SHANGHAI (Reuters) - China is investigating the Communist Party chief of the major eastern city of Nanjing, the country’s corruption watchdog said in a statement on Sunday, as the country’s corruption crackdown drags in a growing number of top officials.
Yang Weize, Nanjing’s top official, is being investigated for suspected serious violations of party disciplines and laws, Beijing’s usual euphemism for graft, the Central Commission for Discipline Inspection said on its website.
China’s president, Xi Jinping, is leading an aggressive campaign against official corruption. The investigations are tearing down once-untouchable Party, military and business leaders and rolling up their powerful networks of relatives and allies.
The senior victim of the crackdown so far is the former internal security chief Zhou Yongkang, who was a member of China’s most powerful decision-making body, the Politburo Standing Committee, until he retired in 2012.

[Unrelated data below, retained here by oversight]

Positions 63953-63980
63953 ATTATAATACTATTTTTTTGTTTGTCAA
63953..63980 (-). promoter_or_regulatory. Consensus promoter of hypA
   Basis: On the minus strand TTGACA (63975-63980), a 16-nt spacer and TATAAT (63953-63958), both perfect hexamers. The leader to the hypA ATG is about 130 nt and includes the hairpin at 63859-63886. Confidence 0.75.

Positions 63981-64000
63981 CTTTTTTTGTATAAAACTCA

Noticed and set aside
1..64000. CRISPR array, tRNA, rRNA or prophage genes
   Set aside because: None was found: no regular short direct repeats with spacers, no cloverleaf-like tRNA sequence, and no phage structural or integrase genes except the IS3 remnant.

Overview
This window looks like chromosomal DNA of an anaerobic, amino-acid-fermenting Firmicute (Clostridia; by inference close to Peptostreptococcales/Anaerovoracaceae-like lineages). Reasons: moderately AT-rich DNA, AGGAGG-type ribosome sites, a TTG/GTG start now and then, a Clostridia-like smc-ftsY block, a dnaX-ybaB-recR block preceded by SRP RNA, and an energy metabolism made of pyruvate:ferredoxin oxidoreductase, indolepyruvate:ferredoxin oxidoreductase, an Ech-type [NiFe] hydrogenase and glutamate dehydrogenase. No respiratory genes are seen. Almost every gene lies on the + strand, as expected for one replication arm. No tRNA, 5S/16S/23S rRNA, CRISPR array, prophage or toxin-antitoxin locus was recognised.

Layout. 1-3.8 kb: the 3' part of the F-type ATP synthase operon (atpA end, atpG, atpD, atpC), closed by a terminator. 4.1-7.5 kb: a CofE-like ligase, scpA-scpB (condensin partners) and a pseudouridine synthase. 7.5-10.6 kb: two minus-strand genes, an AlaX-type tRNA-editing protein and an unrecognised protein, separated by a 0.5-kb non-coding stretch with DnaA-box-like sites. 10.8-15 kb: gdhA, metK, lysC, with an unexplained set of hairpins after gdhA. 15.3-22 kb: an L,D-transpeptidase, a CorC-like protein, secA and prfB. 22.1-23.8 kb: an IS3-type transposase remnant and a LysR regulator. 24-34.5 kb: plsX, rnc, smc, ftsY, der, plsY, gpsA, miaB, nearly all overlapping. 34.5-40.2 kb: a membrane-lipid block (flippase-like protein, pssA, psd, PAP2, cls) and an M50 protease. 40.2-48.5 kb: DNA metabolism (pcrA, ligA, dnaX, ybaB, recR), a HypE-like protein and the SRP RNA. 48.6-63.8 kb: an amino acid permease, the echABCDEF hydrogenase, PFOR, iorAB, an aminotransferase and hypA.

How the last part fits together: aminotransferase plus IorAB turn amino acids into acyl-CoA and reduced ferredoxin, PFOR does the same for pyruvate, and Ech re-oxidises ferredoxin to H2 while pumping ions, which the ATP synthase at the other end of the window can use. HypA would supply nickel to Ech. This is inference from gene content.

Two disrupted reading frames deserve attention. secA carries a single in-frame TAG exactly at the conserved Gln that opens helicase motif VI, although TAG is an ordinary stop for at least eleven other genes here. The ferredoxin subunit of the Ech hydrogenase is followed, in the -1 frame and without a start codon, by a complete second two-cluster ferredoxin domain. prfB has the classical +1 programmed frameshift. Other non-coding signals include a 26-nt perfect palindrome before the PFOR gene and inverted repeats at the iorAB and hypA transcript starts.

Nanjing, which has a population of close to 4 million, was once China’s capital city and was the scene of a massacre in 1937 by Japanese troops, an event which still plays a key role in defining China’s relationship with Japan.
Yang, who took on his current role as Nanjing Party chief in 2011, is also member of the local Standing Committee in Jiangsu province, the statement said.
(This version of the story was corrected to fix the spellings of Yongkang and Weize and removes space in Jinping.)
Reporting by Adam Jourdan; Editing by Larry King